The Compass Green project began life last July after Runkle and Cutter raised money on Kickstarter, bought a truck and converted it in North Carolina into a mobile greenhouse run on waste vegetable oil. Both men and project are based in Brooklyn, but they've spent most of the last year on the road, teaching in summer camps and in schools ranging from kindergartens to universities.The pair typically stays for a full day in schools, going into science classrooms and demonstrating gardening with, well, their actual garden. They then stay to give consultations to administrators and students. "We go in and give them the structure to begin a garden. There has to be someone there [spearheading the project]; if no one's managing it, it'll fall apart," Runkle said last week, the greenhouse parked on a slant on a hilly Silver Lake street.
Compass Green is currently on the West Coast circuit, and Cutter said they had to "remove everything to get into California" because of agriculture regulations. In the back of the truck a new garden poked up from the dirt beds, 87 square feet of them, with hanging pots that soon will contain tomatoes -- and above, two surfboards hung suspended from the greenhouse ceiling. (The two men both love to surf and consider the sustainability model to be one that extends to their own lives. Thus, for two guys raised on the high prairie, the sudden availability of a good wave.)Cutter and Runkle have planted mustard greens, lettuces, three kinds of kale, arugula, spinach, broccoli, collard greens, chards, amaranth and runner beans. In one bed two varieties of wheat emerge from the dirt. In the back of the truck: a composting bin. Running along the top and down the back of the truck: a rainwater-capture system for irrigation.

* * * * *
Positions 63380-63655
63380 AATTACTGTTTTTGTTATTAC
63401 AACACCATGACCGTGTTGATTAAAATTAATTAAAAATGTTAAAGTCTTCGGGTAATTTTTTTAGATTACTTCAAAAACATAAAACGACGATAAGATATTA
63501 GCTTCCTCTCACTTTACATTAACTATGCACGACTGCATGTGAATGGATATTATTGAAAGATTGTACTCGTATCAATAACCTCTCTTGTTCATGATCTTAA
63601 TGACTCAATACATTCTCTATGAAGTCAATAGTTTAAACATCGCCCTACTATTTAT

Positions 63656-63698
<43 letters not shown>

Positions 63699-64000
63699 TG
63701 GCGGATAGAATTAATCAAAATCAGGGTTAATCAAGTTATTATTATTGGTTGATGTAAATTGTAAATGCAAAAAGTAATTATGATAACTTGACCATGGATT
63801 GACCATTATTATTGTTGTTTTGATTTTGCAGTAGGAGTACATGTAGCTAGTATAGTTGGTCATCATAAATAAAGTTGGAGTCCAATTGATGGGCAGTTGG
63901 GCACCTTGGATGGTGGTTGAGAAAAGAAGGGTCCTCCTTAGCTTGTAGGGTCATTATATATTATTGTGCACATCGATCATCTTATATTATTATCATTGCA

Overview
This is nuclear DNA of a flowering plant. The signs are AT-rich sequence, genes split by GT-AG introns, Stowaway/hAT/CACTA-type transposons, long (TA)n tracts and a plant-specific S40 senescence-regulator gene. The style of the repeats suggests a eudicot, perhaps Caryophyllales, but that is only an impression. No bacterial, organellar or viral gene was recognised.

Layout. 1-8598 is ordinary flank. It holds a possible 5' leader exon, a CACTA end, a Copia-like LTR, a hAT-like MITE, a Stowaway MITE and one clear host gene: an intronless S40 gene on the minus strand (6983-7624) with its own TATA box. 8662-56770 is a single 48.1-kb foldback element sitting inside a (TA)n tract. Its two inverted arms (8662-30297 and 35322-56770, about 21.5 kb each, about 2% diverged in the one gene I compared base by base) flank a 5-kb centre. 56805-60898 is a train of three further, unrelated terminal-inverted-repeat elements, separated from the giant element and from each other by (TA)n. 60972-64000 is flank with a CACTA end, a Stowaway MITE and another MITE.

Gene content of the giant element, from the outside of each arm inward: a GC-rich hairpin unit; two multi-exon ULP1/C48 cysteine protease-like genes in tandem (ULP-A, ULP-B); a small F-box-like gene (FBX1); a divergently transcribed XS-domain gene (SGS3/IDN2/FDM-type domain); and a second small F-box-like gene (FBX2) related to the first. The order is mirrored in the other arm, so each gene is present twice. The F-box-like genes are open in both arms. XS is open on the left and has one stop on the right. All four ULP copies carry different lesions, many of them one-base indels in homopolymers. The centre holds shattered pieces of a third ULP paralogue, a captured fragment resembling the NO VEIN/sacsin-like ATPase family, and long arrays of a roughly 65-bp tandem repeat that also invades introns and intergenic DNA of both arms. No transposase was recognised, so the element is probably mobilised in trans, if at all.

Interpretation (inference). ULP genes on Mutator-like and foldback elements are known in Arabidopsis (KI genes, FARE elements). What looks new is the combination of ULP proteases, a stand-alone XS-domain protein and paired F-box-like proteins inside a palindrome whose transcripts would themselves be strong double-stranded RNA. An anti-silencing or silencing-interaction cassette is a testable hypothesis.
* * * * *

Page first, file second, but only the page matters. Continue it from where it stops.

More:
Both men acknowledge Alice Waters' Edible Schoolyard program as inspiration ("Alice Waters has kind of set the standard for this type of education") but say that, perhaps counterintuitively, they didn't really get interested in farming until they left Iowa. Or, as Cutter puts it, their project is "a cross between a circus, a sci-fi film and Iowa." Again perhaps counterintuitively, they've found it's not just the inner cities that have a great need for their message, but rural areas. "They only have one idea of what farming looks like, and it's industrial," Cutter says.
Compass Green is off to San Francisco and the Bay Area this week, traveling up the West Coast, then across the northern section of the country, and then back to New York and New England by summer. Expect them back in Los Angeles by November. "It's kind of a big loop," Cutter says.
For more information on Compass Green, to find out if they're in your area, or if you have a school or camp and are interested in the project, contact Cutter and Runkle through their Compass Green website.